Prerequisite: BIOL 3102 (BIOL 3302 recommended). The evolution and ecology of animal behavior. Topics include the theoretical framework for making predictions, foraging, decision making, sensory ecology, sexual selection, mating systems, sociality and groups, cooperation, signal use and communication. Three hours of lecture per week. Students may not receive credit for both BIOL 4102 and BIOL 6102.

BIOL 4122 Biostatistics: 3 semester hours

Prerequisites: MATH 1030 and a minimum of 15 hours in biology. This course covers basic theory and mathematics behind statistical testing in biology. It includes components on experimental design, a historical perspective on statistics, and the description of a range of parametric and non-parametric statistical tests. This course also includes a practical component, where students apply their statistical knowledge using the R statistical computing environment. The course fulfills the statistics requirement for the BA or BS degree in biology.

BIOL 4182 Population Biology: 3 semester hours

Prerequisite: BIOL 2102 and BIOL 2012 (BIOL 3302 recommended). Introduces concepts and mathematical models of population ecology and population genetics. By integrating the ecology and genetics of populations, the course goal is to understand the processes that contribute to microevolution of populations. Topics include: demography, metapopulation biology, natural selection, migration, gene flow, and genetic drift. Three hours of lecture per week. Students may not receive credit for both BIOL 4182 and BIOL 6182.

BIOL 4222 Tropical Ecology and Conservation: 3 semester hours

Prerequisite: BIOL 2102, BIOL 4182, BIOL 5192, or equivalent. This course will cover research areas in tropical population, community and ecosystem ecology, with emphasis on inter-species and environment-organism interactions, population control factors, and genetic structure of populations. Topics include the current status and causes of tropical habitat destruction, ongoing attempts to manage those habitats, and development of strategies leading to sustained use of non-renewable resources. Three hours of lecture per week. Students may not receive credit for both BIOL 4222 and BIOL 6222.

BIOL 4245 Field Biology: 3 semester hours

Prerequisites: BIOL 1821, BIOL 1831, and BIOL 2102. This course includes an intensive study of the flora and fauna of selected natural areas of North America, including an extensive field trip or several short field trips. Details of the field trips and course schedule will be posted in the Biology department preceding registration for the term in which the course will be offered. Students will be required to pay costs of travel and of the field trip. This course counts as a laboratory course.

BIOL 4299 Practicum in Conservation: 2 semester hours

Prerequisites: BIOL 3202 and consent of instructor. This course is generally restricted to students officially enrolled in the Certificate Program in Conservation Biology. The course provides practical experience with conservation or environmental agencies. Specific placement will be selected according to student's interests and career goals as well as availability of agency openings. Course requirements include practical experience and final report on practicum experience.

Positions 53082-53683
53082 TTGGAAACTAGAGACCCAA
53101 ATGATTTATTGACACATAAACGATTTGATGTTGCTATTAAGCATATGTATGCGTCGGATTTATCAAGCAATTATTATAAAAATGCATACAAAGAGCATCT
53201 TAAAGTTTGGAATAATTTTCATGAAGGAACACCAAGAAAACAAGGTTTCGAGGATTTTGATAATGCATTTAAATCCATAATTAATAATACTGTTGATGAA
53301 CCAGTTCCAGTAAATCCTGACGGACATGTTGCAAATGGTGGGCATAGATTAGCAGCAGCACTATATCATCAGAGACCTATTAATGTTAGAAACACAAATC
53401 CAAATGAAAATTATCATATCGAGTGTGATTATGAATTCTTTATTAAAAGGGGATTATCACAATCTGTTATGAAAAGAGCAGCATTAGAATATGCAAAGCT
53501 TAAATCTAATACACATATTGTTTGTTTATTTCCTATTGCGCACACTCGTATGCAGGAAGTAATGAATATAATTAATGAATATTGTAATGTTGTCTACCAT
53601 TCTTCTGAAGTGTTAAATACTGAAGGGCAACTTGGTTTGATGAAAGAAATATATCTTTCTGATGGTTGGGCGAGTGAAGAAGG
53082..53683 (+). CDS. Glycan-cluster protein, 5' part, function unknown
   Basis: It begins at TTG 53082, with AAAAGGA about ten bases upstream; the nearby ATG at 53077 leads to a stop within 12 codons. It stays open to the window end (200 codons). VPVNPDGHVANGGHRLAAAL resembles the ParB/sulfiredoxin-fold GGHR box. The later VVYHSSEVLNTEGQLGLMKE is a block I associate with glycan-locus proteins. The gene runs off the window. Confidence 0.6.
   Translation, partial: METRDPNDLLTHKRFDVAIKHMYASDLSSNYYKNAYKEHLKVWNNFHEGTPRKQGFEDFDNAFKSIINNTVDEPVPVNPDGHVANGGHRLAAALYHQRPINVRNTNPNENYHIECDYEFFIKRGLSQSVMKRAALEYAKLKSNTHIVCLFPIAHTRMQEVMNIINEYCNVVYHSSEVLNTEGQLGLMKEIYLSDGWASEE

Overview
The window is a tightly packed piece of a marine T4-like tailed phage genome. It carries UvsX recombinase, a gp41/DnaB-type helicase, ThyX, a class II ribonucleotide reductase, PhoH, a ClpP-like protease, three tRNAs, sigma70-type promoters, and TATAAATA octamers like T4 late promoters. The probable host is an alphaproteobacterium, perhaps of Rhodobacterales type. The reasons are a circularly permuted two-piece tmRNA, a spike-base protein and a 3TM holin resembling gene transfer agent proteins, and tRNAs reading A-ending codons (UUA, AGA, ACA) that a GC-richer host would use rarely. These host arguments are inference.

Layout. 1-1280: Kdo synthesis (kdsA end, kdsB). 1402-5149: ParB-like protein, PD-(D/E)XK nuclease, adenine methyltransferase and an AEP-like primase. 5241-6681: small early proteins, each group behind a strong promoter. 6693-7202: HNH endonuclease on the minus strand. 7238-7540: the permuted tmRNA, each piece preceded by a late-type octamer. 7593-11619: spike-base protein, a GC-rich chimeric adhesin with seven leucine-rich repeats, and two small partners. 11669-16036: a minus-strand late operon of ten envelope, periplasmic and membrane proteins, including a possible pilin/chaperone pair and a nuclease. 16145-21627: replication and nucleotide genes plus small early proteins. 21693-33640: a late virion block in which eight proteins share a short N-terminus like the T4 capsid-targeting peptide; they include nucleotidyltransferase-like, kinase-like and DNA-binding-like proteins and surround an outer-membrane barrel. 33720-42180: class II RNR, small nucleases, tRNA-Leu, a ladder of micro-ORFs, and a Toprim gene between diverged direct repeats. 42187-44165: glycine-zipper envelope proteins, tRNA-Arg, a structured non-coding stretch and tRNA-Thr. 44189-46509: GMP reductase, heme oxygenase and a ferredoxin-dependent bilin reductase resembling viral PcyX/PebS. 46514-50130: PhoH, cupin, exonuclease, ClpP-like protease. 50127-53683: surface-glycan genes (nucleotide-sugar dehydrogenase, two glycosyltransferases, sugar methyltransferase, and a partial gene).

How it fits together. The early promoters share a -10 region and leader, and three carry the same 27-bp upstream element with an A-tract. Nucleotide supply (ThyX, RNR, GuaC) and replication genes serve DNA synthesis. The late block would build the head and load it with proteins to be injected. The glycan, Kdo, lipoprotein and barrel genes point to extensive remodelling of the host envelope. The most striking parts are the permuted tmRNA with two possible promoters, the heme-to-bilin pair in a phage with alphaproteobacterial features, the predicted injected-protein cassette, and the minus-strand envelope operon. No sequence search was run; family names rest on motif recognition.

BIOL 4402 Ornithology: 3 semester hours

Prerequisites: BIOL 2102 and junior standing. Introduction to avian biology and ecology. Material to be covered will include basic adaptations of anatomy, physiology, and behavior of birds. There will be a strong emphasis on avian ecology and conservation. Specific topics will include flight, reproductive behavior, migration, foraging behavior, community structure, and current conservation concerns. The diversity of birds will be emphasized through comparisons between temperate and tropical regions. Three hours of lecture per week.

BIOL 4403 Ornithology Laboratory: 2 semester hours

Prerequisites: BIOL 4402 (may be taken concurrently), or consent of instructor. This course will introduce students to methods of identifying and studying birds. Labs will almost entirely be comprised of field trips to local areas and will emphasize diversity of birds, adaptions shown by different groups, and means of identification, particularly of birds found in Missouri. Field projects will focus on techniques for censusing birds, sampling foraging behavior, and studying habitat selection. Indoor periods will cover internal and external anatomy of birds. Slides and field trips to the St Louis Zoo will be used to survey the diversity of birds worldwide. Three and one-half hours of laboratory per week. Longer (e.g., Saturday) field trips will be made when appropriate.

BIOL 4422 Entomology: 3 semester hours

Prerequisites: BIOL 1821, BIOL 1831, 9 additional hours of biology and upper-division standing. Development, structure, function, behavior and ecology of insects, including a systematic survey of the orders of Insecta. Three hours of lecture per week.

BIOL 4423 Entomology Laboratory: 2 semester hours

Prerequisites: BIOL 4422 (may be taken concurrently). Laboratory to accompany BIOL 4422. Studies of the morphology, physiology, and behavior of insects to give a sampling of biological studies of the class Insecta. Formation of a collection of insects, comprising a systematic survey of orders and principal families, will be an intregal part of the course and will require additional time beyond the official lab hours. Three and one-half hours of lab per week.